Dennis Ritchie

Dennis Ritchie is best known as the author of The C Programming Language and as part of the famous team of Ritchie and (Ken) Thompson. Together, they formed the driving creative force behind Bell Telephone Laboratories' legendary computer science operating group. In 1969, they created Unix, an open operating system for minicomputers. Unix helped users with general computing, word processing, and networking, and soon became a standard language. Ritche also co-wrote Plan 9, the next-generation operating system created as the natural descendant of Unix by Thompson and Bell Labs colleague Rob Pike. Interestingly, Ritchie's favorite computer language is Alef.

Ken Thompson

Ken Thompson co-invented the Unix operating system with Dennis Ritchie at Bell Telephone Laboratories. It was a scaled-down version of the Mutlics operating system, hence the pun in the name "Unix." Thanks to the development of the C programming language by Ritchie, Unix became portable over many computer platforms. He received B.S. and M.S. degress from the University of California, Berkeley. He is an amateur pilot, and once traveled to Moscow to fly a MiG-29.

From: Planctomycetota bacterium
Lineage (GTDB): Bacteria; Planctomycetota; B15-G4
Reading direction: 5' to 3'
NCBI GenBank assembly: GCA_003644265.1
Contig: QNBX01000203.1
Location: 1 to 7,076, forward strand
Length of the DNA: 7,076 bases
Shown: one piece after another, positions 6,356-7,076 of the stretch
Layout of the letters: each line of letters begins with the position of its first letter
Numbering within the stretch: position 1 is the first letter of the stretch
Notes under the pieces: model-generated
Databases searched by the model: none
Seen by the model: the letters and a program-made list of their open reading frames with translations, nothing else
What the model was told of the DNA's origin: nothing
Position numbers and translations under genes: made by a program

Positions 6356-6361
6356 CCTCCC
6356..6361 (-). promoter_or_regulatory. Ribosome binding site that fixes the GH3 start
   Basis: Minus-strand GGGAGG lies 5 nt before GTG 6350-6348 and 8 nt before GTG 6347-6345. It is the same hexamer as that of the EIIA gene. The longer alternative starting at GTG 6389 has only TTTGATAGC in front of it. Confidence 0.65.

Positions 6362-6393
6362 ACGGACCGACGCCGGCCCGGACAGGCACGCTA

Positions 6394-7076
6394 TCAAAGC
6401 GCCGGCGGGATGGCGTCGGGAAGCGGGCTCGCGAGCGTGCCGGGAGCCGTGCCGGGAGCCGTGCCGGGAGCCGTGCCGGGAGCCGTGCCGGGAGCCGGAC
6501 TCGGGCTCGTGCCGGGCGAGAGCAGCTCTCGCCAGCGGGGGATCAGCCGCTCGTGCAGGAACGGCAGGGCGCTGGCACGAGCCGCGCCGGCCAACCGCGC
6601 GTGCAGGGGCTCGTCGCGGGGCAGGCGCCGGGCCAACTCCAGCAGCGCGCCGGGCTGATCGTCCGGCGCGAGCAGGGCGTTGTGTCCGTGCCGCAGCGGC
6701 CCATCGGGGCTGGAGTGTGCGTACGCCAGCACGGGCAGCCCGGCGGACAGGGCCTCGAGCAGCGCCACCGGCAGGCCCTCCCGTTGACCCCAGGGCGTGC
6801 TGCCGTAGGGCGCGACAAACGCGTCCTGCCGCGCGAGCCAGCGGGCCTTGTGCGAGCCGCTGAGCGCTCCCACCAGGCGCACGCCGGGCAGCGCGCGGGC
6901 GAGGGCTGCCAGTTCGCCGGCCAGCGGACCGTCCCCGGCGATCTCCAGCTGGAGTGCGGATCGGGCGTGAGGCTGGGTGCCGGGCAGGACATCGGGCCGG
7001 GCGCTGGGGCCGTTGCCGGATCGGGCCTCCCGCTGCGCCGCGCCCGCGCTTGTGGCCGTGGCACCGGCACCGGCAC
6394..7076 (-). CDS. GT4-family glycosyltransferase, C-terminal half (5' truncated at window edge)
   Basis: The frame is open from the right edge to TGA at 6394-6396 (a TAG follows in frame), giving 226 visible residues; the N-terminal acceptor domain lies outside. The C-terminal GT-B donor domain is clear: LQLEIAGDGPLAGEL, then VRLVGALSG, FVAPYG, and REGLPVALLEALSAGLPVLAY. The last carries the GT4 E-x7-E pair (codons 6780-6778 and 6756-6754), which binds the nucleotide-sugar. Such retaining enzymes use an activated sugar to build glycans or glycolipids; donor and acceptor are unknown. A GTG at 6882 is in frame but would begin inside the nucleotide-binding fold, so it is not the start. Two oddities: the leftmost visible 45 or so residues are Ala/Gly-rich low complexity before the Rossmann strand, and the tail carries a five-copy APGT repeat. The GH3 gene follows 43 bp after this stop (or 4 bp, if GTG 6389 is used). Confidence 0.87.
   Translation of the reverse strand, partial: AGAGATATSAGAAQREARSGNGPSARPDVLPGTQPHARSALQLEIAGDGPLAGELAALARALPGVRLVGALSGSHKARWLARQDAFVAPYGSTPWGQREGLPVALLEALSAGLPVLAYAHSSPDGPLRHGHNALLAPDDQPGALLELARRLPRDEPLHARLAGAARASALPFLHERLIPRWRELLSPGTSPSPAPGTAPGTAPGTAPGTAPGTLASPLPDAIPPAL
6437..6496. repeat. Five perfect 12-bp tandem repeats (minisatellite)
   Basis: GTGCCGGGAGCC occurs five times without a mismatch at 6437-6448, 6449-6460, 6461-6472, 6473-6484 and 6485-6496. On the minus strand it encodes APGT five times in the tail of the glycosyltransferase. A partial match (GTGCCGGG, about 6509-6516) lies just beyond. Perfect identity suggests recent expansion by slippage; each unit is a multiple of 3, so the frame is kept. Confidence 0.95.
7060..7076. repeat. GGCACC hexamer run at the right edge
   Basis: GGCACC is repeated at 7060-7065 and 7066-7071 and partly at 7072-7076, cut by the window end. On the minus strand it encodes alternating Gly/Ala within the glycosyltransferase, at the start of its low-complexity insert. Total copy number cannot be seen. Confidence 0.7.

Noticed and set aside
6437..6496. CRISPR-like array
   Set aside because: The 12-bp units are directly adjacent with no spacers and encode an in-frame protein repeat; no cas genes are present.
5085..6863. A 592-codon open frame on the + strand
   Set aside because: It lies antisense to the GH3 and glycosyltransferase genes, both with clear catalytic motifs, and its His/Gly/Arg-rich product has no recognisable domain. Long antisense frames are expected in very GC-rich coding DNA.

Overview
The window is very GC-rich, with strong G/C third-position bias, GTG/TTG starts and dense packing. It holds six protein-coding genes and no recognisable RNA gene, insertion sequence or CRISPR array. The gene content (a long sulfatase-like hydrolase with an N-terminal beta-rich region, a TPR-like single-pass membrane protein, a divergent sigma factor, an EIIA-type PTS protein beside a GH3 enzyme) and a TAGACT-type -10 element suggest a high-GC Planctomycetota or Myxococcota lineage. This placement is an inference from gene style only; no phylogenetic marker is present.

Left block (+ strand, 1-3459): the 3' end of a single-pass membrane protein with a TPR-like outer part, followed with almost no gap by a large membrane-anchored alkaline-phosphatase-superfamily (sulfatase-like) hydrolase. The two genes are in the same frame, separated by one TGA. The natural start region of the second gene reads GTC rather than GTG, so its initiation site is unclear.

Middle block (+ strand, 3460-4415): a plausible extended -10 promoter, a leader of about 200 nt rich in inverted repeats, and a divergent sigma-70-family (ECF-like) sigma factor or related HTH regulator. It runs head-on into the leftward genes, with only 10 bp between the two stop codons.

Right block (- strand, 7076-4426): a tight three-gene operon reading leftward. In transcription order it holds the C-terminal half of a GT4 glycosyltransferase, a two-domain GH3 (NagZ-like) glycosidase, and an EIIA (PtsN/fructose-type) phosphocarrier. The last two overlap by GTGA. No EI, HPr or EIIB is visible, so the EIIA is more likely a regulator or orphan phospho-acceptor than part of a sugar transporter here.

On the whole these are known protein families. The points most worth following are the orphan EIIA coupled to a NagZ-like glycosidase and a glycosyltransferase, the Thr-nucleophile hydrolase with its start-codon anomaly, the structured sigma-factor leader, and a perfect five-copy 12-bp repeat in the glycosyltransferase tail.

Donald Knuth

Donald Knuth is perhaps best known for having written the classic, multi-volume series, The Art of Computer Programming, the "Bible" of computer science pedagogy. He has written dozens of books and hundreds of articles on mathematics and computer science, and has influenced the thinking of countless students of computer science. He als invented the typesetting language TeX, which remains a worldwide standard for technical publishing. In The Art of Computer Programming, Knuth wryly compares a computer program to a recipe by quoting from McCall's Cookbook.